The U.S. Cybersecurity and Infrastructure Security Agency (CISA) on Tuesday issued an advisory regarding a critical software supply-chain flaw impacting ThroughTek’s software development kit (SDK) that could be abused by an adversary to gain improper access to audio and video streams.
“Successful exploitation of this vulnerability could permit unauthorized access to sensitive information, such as camera audio/video feeds,” CISA said in the alert.
ThroughTek’s point-to-point (P2P) SDK is widely used by IoT devices with video surveillance or audio/video transmission capability such as IP cameras, baby and pet monitoring cameras, smart home appliances, and sensors to provide remote access to the media content over the internet.
Tracked as CVE-2021-32934 (CVSS score: 9.1), the shortcoming affects ThroughTek P2P products, versions 3.1.5 and before as well as SDK versions with nossl tag, and stems from a lack of sufficient protection when transferring data between the local device and ThroughTek’s servers.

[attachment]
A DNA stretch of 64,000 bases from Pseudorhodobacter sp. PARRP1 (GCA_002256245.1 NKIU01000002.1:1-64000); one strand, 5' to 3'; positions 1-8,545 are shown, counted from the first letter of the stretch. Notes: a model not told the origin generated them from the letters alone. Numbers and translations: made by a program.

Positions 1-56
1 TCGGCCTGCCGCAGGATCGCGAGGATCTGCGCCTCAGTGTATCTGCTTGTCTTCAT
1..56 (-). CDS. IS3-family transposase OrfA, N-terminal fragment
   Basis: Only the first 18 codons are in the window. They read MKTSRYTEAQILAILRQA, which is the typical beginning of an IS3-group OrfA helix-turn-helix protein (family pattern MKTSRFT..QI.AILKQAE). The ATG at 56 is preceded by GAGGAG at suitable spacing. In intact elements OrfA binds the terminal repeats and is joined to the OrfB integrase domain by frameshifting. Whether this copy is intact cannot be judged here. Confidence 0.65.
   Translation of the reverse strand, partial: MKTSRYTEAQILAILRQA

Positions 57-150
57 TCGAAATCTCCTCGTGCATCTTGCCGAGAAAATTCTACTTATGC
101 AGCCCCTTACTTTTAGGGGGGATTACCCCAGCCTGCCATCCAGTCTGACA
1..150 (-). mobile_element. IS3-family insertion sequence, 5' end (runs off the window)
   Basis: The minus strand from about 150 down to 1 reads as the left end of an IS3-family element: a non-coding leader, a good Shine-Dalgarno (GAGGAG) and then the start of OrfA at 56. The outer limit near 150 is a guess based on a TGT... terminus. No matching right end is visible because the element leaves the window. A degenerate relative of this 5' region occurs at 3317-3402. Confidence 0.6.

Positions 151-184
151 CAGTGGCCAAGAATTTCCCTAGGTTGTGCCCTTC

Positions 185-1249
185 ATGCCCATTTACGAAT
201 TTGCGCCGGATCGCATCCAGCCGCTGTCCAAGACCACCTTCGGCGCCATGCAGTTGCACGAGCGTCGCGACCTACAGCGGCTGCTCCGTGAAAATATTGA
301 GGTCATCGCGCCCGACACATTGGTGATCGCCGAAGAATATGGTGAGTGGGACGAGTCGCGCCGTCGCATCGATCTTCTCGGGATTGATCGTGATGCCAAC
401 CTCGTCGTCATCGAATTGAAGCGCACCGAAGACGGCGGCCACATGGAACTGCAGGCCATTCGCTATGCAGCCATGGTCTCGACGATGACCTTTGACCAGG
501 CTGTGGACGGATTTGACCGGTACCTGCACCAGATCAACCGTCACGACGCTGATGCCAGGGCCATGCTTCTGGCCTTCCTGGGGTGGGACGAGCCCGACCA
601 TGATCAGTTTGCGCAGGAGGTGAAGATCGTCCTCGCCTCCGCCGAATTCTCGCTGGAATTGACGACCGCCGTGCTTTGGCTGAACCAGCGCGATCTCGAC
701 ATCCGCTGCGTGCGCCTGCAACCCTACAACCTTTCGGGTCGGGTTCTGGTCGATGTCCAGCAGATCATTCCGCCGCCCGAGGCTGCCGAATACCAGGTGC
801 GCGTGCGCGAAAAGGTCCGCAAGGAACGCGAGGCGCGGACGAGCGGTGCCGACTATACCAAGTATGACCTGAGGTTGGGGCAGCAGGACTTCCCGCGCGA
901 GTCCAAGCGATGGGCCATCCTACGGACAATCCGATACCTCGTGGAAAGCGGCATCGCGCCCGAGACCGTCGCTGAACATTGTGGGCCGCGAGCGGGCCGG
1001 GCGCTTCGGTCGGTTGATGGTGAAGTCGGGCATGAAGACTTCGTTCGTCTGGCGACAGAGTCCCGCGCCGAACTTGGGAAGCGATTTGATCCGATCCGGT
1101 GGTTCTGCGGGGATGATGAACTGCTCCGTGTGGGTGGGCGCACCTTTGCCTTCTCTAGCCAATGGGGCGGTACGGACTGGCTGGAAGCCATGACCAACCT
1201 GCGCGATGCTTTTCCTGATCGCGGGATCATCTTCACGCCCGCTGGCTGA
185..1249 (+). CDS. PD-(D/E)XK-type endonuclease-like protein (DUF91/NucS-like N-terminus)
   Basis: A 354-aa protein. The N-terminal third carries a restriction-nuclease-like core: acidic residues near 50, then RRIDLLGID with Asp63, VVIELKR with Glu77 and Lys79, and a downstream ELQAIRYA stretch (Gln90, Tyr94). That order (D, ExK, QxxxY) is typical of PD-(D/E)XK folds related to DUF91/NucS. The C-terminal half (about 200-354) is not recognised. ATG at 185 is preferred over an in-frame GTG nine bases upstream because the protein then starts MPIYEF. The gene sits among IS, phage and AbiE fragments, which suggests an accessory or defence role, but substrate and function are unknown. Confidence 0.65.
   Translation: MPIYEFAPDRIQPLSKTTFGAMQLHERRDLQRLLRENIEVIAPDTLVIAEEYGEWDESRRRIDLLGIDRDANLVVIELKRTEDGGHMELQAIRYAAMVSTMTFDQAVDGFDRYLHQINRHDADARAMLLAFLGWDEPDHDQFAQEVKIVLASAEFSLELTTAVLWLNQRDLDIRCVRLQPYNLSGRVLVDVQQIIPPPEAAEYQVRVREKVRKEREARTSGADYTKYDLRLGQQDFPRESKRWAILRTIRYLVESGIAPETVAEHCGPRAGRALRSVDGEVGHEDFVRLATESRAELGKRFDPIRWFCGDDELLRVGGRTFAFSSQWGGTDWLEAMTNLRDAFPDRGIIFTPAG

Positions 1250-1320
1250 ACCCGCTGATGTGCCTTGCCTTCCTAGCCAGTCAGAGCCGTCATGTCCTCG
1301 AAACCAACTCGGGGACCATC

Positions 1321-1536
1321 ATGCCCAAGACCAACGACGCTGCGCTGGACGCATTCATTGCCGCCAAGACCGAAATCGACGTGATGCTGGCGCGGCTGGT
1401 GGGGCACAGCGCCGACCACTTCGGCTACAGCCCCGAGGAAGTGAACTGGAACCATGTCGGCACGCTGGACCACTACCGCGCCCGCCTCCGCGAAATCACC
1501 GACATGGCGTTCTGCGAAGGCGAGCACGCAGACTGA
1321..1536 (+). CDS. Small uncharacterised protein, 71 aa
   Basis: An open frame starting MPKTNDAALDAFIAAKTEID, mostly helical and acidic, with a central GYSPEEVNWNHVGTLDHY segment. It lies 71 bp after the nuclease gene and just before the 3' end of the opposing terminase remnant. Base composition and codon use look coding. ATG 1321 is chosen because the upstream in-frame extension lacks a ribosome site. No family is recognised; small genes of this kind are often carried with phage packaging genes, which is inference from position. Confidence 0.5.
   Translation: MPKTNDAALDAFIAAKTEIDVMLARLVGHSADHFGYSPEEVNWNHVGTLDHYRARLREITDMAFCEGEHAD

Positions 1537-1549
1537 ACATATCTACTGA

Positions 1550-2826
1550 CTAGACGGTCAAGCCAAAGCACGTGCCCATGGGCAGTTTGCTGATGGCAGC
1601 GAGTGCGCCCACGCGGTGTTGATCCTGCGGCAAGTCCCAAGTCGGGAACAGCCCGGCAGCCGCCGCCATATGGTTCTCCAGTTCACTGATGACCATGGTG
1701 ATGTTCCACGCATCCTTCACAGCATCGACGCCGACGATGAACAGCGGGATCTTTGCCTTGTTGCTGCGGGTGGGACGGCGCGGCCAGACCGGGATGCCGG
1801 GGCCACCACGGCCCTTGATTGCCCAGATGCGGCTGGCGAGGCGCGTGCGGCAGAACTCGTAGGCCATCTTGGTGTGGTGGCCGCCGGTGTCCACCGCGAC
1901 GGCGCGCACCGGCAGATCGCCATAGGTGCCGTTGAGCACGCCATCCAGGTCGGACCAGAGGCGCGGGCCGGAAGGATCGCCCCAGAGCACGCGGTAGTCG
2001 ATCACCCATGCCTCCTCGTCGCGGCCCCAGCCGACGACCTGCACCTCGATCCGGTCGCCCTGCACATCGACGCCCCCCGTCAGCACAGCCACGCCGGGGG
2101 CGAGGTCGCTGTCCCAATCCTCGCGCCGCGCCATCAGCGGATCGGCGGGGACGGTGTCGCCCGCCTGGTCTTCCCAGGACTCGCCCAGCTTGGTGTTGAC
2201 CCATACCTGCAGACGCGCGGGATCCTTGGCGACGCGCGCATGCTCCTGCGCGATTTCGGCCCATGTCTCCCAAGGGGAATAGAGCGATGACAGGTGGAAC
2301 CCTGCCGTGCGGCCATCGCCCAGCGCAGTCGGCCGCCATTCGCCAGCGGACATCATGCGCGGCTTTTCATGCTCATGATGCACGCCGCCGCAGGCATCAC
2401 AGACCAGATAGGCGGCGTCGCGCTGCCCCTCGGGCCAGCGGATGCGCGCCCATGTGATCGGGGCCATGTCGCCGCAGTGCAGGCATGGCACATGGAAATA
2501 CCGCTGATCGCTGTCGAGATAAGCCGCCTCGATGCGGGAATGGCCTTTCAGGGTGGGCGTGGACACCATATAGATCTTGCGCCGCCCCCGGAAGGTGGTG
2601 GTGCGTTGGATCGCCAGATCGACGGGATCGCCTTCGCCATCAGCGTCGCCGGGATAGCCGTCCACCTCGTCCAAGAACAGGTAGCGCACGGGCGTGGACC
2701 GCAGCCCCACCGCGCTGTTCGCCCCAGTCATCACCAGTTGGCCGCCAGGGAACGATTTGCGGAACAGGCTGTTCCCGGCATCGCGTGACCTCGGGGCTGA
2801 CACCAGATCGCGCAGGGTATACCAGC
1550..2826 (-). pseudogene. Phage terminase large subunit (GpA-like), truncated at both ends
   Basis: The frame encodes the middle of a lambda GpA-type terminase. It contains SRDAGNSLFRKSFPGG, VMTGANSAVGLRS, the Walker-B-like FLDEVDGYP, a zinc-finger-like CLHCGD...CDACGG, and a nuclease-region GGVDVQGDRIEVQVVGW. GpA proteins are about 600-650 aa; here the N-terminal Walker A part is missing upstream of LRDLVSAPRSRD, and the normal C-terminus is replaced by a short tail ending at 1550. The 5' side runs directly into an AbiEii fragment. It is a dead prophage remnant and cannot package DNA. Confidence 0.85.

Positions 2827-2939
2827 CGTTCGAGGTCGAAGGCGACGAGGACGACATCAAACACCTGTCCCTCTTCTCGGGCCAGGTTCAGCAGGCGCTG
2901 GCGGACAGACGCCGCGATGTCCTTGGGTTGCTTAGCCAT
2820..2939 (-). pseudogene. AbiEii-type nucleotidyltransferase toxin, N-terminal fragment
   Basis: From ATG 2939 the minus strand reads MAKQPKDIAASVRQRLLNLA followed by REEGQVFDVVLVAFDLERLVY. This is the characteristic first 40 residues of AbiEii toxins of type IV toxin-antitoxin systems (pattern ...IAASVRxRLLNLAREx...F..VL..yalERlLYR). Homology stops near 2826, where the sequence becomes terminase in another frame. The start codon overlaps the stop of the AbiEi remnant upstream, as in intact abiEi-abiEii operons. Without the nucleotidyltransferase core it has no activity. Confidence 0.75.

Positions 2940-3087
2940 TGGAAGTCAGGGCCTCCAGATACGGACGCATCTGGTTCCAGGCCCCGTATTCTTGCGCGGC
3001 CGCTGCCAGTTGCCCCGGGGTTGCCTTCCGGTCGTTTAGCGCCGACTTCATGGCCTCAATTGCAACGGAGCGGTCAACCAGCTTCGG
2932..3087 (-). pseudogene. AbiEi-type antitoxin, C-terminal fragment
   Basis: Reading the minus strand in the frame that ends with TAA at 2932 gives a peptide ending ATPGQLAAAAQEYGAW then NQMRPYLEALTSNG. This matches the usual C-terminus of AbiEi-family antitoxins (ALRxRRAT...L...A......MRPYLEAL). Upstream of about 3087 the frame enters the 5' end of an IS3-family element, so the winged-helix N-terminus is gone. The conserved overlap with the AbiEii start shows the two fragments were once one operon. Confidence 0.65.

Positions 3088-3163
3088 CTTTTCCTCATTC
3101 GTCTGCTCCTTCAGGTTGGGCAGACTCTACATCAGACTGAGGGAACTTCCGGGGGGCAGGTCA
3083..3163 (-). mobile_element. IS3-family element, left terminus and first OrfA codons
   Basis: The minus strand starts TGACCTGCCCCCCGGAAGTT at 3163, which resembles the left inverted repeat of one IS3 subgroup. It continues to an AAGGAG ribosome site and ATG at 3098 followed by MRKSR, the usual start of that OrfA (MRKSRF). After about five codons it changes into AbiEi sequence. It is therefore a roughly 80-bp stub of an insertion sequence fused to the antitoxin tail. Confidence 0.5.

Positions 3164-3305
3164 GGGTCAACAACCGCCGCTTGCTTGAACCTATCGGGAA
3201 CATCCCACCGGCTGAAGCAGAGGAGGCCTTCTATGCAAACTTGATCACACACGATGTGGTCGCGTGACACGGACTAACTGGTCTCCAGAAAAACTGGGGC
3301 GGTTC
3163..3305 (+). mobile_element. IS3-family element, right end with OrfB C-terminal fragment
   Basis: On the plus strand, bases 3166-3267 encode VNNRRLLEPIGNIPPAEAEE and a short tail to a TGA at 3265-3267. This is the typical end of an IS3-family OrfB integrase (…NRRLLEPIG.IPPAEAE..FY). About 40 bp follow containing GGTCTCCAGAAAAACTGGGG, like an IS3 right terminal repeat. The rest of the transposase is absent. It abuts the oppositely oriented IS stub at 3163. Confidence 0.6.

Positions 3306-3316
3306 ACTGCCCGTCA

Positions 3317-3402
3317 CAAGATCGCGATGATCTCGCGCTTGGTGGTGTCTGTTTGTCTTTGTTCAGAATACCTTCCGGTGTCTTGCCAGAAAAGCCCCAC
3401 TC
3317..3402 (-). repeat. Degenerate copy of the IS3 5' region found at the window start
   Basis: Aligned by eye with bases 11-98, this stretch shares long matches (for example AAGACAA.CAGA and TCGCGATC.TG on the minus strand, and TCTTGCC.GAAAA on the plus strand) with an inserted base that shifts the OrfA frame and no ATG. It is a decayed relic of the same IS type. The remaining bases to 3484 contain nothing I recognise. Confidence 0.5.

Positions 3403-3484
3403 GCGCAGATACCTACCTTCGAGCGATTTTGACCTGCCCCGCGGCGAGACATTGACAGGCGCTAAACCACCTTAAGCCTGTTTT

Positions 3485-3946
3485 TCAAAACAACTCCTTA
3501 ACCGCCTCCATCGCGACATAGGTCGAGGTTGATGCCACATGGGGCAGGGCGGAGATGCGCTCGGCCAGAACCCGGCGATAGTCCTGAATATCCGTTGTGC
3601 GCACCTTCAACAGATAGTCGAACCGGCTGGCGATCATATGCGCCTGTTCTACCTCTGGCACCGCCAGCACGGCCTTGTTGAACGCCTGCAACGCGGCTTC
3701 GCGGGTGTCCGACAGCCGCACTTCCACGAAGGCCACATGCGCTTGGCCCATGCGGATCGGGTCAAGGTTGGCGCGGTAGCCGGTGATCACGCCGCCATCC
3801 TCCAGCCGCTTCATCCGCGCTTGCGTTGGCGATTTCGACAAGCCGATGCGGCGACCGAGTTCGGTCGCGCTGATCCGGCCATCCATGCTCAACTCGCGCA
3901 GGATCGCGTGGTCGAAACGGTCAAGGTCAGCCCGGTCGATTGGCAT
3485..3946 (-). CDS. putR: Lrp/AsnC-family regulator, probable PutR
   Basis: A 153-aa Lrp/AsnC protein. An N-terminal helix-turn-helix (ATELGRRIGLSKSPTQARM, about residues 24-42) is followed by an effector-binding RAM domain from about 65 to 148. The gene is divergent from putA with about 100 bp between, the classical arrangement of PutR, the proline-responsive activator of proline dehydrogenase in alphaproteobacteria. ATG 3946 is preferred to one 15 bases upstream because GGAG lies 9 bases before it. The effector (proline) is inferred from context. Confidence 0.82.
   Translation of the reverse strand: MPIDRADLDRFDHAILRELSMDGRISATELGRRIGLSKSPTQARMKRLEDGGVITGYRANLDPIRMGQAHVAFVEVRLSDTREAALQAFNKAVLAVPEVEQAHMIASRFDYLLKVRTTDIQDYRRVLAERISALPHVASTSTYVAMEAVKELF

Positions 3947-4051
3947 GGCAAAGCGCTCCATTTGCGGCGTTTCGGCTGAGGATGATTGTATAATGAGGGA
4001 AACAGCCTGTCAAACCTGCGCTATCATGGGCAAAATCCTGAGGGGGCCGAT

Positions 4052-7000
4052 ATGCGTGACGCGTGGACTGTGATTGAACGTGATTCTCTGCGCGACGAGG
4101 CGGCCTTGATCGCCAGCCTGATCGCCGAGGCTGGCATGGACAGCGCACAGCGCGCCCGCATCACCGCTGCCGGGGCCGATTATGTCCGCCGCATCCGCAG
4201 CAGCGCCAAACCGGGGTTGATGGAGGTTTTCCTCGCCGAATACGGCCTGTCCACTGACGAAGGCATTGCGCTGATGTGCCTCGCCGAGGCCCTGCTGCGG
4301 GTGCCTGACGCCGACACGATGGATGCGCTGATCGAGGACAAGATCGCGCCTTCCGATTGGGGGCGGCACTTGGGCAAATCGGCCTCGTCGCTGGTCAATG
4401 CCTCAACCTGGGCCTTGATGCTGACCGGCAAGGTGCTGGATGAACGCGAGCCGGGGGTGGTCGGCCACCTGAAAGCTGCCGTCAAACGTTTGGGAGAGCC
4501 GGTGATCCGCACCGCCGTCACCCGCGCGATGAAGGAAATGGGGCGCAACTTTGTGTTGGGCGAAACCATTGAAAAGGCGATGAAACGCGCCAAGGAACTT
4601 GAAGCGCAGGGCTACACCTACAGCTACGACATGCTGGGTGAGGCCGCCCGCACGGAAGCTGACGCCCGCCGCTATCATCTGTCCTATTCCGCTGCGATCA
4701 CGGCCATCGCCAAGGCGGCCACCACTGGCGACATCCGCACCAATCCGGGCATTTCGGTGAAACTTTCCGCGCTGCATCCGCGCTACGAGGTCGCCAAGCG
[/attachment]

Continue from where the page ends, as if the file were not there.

The flaw was reported by Nozomi Networks in March 2021, which noted that the use of vulnerable security cameras could leave critical infrastructure operators at risk by exposing sensitive business, production, and employee information.
“The [P2P] protocol used by ThroughTek lacks a secure key exchange [and] relies instead on an obfuscation scheme based on a fixed key,” the San Francisco-headquartered IoT security firm said. “Since this traffic traverses the internet, an attacker that is able to access it can reconstruct the audio/video stream.”
To demonstrate the vulnerability, the researchers created a proof-of-concept (PoC) exploit that deobfuscates on-the-fly packets from the network traffic.
ThroughTek recommends original equipment manufacturers (OEMs) using SDK 3.1.10 and above to enable AuthKey and DTLS, and those relying on an SDK version prior to 3.1.10 to upgrade the library to version 188.8.131.52 or v184.108.40.206 and enable AuthKey/DTLS.
Since the flaw affects a software component that’s part of the supply chain for many OEMs of consumer-grade security cameras and IoT devices, the fallout from such exploitation could effectively breach the security of the devices, enabling the attacker to access and view confidential audio or video streams.
“Because ThroughTek’s P2P library has been integrated by multiple vendors into many different devices over the years, it’s virtually impossible for a third-party to track the affected products,” the researchers said.